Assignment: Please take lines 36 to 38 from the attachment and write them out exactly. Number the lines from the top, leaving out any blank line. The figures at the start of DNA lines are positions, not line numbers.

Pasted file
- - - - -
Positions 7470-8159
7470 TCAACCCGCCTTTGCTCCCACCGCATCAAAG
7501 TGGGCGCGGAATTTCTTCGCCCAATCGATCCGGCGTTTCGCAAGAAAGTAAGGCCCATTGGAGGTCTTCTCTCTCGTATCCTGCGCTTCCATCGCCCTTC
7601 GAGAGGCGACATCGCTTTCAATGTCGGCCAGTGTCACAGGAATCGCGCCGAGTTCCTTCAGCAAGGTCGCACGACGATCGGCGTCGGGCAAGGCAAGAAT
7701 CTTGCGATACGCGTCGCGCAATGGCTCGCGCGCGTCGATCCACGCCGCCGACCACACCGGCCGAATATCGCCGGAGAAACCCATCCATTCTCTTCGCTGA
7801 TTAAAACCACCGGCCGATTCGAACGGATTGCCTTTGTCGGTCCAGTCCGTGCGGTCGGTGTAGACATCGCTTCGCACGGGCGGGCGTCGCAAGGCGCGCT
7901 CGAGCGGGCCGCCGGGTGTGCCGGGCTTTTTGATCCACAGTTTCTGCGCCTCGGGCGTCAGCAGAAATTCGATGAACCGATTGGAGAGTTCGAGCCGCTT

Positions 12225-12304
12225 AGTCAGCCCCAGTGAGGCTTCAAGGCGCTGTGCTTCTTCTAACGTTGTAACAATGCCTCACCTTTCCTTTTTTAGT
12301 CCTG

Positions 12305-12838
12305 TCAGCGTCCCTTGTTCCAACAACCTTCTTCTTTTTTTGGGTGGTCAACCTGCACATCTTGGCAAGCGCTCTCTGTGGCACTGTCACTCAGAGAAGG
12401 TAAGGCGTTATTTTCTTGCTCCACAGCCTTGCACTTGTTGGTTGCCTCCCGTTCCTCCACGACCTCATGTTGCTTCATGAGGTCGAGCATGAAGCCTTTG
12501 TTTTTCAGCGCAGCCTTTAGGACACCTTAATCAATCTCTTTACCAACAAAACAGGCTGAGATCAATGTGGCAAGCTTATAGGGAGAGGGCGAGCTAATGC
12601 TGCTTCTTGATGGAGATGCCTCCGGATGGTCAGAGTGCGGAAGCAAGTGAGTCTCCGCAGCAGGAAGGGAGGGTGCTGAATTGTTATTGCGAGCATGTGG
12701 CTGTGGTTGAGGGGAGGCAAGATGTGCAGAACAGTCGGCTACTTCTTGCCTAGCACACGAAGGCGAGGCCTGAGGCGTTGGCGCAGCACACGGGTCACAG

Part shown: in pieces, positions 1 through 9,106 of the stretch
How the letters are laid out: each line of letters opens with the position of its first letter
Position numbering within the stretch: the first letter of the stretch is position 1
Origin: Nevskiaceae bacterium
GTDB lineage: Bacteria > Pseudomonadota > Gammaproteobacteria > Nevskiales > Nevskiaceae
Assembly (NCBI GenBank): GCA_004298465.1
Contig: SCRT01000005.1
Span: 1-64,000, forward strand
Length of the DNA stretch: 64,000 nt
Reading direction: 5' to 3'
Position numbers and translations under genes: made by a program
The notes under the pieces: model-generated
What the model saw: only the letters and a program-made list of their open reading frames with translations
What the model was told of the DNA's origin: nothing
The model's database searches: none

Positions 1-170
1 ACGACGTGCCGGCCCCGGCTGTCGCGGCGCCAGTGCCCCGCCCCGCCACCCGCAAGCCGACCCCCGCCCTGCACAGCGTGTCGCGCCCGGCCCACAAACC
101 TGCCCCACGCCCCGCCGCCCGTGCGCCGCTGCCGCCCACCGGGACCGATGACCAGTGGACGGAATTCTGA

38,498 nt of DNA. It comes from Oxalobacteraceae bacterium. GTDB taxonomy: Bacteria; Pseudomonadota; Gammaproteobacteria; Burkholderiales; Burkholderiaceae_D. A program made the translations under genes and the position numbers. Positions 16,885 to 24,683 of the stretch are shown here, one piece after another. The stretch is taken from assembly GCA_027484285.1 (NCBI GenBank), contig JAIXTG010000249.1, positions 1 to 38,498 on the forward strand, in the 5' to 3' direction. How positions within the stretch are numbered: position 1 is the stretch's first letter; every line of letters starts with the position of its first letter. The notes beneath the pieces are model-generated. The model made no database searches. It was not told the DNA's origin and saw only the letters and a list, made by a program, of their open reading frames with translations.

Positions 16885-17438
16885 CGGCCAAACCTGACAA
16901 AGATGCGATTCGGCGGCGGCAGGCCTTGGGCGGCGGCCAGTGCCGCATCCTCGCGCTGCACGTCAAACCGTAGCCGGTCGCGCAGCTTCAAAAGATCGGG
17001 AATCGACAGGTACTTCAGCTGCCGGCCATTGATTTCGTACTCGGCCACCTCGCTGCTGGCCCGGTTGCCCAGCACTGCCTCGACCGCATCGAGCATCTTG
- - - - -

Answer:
Positions 16885-17438
16885 CGGCCAAACCTGACAA
16901 AGATGCGATTCGGCGGCGGCAGGCCTTGGGCGGCGGCCAGTGCCGCATCCTCGCGCTGCACGTCAAACCGTAGCCGGTCGCGCAGCTTCAAAAGATCGGG